Over the Top

CJ: What’s even harder to understand is why Hawk is in this competition to begin with. He has a truck already and seems to run his own trucking business, so why does he need the new truck offered as the grand prize? If it’s cause it’s a better truck, why not just save up until he gets a new one? He’s shown he doesn’t mind sleeping in his truck so he doesn’t really need his apartment (assuming he lives in one). It seems like the whole point of the movie is to get him back to where he was at the start, except based on the ending he also has a kidnapping charge.

What I’m more curious about is that the competitors at the “World Arm Wrestling Championship” are allegedly from “around the world,” yet they are mostly Americans, one Canadian, and an Asian guy who the movie tried too hard to ignore. And they are all walking around communicating in the only way they know how: grunts interspersed with weirdly specific threats. (Kevin: Such as the guy in the “F.U.B.A.R” shirt who tells Hawk, “I’m gonna go through you like gas through a funnel!,” before drinking an entire can of Valvoline motor oil for some reason.):

Over the topLe bras de fer 1986 Menahem Golan Sylvester Stallone

Interesting strategy.

What I’d like to know is what are they like in their day-to-day lives? Do they walk around in wife beaters challenging random people to arm wrestle? And what is the outcome for them not winning? For Hawk we saw he’d have nothing since he bet his savings on himself, but is the same true for these other guys? Do they go back home with nothing, or do they manage an HR staffing company in their non-wrestling time?

Kevin: Yeah the “international” representation was really disappointing. I was hoping for some good stereotypes like a Mexican in a sombrero or a Japanese guy dressed like a samurai; instead it’s just a bunch of hairy white dudes who look to Randall “Tex” Cobb for their styling tips:


Although who cares because during the opening competition montage we finally get another song in this movie besides “Meet Me Half Way”: Sammy Hagar’s “Winner Takes It All,” which not only includes the phrase “over the top” in the lyrics (one of two songs in the movie to do so), but also had a music video featuring a cameo by Stallone wrestling Hagar at the end. You’ll never guess who wins!:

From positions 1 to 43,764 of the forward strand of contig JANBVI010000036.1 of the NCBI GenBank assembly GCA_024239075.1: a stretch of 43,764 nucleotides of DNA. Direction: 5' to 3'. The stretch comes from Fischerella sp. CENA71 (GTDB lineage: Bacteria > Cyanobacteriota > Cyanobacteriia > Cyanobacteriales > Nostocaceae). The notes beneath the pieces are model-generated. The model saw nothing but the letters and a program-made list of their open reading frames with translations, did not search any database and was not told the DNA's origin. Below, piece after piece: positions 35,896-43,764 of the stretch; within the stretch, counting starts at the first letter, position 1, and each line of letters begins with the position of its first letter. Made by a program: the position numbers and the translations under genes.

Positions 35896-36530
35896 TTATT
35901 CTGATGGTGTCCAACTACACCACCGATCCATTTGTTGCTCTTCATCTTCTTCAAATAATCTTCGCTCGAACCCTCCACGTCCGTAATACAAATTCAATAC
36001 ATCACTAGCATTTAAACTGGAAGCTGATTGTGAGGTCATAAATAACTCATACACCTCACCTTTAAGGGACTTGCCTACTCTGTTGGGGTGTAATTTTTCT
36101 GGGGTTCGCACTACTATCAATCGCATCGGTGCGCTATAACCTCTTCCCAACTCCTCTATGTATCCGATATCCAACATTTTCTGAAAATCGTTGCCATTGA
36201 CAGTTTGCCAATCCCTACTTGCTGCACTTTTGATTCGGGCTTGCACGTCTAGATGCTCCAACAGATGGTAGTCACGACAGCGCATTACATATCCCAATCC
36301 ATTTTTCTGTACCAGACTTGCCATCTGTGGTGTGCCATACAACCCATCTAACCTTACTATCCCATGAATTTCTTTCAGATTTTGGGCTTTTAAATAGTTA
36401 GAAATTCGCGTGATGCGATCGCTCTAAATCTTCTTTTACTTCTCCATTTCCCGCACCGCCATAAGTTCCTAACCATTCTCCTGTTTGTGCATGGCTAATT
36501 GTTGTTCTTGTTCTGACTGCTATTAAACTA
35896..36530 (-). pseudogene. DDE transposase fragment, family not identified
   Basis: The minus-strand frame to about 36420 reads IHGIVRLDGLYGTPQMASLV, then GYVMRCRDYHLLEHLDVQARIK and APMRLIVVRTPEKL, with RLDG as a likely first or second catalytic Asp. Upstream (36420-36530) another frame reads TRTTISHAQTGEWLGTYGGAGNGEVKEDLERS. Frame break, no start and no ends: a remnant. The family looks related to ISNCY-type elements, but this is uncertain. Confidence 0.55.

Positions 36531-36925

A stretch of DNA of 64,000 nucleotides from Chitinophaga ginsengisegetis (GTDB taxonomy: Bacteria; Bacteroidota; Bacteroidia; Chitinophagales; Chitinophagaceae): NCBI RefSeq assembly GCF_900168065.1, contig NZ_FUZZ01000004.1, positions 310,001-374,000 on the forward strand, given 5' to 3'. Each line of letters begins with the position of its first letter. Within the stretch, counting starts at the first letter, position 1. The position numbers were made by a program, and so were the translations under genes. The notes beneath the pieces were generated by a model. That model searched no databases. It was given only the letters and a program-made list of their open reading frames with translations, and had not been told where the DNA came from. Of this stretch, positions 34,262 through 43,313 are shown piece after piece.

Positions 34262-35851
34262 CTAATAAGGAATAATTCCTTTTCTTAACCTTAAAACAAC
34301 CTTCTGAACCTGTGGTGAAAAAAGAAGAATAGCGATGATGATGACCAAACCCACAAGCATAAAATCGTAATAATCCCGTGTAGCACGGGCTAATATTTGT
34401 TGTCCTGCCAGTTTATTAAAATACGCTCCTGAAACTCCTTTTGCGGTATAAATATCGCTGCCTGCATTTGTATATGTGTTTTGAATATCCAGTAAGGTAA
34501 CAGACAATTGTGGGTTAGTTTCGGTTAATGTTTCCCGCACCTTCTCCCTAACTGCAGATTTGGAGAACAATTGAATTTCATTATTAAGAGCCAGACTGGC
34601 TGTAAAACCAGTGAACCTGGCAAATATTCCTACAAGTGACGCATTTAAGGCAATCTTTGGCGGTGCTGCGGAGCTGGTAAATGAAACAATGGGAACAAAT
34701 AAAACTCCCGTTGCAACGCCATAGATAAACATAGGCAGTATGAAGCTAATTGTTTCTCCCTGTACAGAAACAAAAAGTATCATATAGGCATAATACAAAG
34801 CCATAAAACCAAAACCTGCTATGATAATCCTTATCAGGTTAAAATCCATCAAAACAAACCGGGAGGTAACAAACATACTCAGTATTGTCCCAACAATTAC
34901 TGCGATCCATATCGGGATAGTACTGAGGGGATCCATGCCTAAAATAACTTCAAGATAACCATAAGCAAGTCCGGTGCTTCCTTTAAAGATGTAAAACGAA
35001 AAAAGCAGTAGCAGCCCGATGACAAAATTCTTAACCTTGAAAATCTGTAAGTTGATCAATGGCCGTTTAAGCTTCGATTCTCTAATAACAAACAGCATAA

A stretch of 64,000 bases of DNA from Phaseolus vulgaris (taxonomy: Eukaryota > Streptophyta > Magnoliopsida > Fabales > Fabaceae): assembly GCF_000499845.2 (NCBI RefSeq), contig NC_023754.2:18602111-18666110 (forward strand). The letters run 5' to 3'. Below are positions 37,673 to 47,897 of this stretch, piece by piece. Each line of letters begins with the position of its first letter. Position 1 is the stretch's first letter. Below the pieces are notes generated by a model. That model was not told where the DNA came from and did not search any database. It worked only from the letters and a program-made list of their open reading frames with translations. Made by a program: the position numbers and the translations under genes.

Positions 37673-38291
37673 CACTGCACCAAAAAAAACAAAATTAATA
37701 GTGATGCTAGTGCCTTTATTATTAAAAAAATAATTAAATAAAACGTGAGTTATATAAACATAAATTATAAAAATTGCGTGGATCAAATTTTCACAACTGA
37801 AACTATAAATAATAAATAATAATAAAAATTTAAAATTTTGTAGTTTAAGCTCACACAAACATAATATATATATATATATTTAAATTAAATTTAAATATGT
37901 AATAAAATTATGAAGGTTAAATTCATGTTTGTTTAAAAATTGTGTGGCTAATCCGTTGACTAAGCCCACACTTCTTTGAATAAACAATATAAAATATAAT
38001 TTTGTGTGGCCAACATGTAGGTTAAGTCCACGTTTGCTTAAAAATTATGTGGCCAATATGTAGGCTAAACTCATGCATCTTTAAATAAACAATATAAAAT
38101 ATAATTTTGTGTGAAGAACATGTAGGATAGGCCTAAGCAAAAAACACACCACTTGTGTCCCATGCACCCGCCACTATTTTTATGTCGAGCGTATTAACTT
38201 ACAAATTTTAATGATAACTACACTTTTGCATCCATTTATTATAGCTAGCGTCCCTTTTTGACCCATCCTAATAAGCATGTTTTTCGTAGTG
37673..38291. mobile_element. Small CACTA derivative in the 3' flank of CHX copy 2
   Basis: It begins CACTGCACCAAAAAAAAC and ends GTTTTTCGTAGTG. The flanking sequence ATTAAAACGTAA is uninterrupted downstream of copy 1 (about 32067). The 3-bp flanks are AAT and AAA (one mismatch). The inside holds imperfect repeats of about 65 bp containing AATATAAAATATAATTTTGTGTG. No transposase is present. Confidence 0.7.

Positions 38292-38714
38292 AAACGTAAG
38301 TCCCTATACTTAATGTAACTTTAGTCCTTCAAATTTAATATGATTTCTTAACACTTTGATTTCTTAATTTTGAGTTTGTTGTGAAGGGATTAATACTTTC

Speaking of, we haven’t even talked about Hawk’s finishing move. What exactly is it about moving his fingers over the top of his opponent’s fist that makes him unbeatable (when he does it at the climax Bull immediately screams like he’s getting castrated by a chainsaw), and why doesn’t he start every match by doing that rather than always waiting until he’s about to lose?

Over the Top 1986 Menahem Golan Sylvester Stallone

Also, what does Cutler do for a living to be so rich? From what we see he does nothing but dedicate his life to fucking with Hawk, and he’s obviously evil since he’s constantly trailed by a bodyguard/henchman played by one of Ben Gazzara’s enforcers in “Road House.” And why does he need his lawyer by his side 24/7? Wherever Cutler goes that guy is right next to him. Does he really need constant on-site legal advice, and is he paying by the hour because that can’t be cheap.

CJ: Hawk does that move so slowly, why didn’t any of the other guys counter by moving their fingers too? And a part of me really hopes Cutler runs the Boy Scouts.

I also don’t understand how Cutler seemingly lets Hawk have Michael because he won in arm wrestling. How did this all of a sudden qualify him to take custody? If anything Cutler should have been like, “He won the arm wrestling championship, clearly I have misjudged him. He has my respect as a good man and father. What’s that? He just walked out of here with Michael despite not having custody? Motherfucker!”


Kevin: Since we are near the end is there anything else you want to touch on CJ?

CJ: I’ll conclude by noting that this movie is about a man reconnecting with the son he never knew while trying to make his dreams come true though arm wrestling.

So where the hell is any of that conveyed in the movie’s poster?

over-the-top-movie-poster-1987-1020206477 (1)

Post Script: Since we ended our “Tango & Cash” Round Table with a clip of Sly promoting the film on Oprah while dressed almost exactly like his character Ray Tango, let’s end this one with a clip of Sly promoting “Over the Top” and discussing violence in the movies, while looking exactly like Lincoln Hawk(s). Apparently back then Sly had a tough time letting go of his characters:

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12 thoughts on “The Cannon: Kevin and CJ Tag Team Stallone’s Arm Wrestling Epic “Over the Top”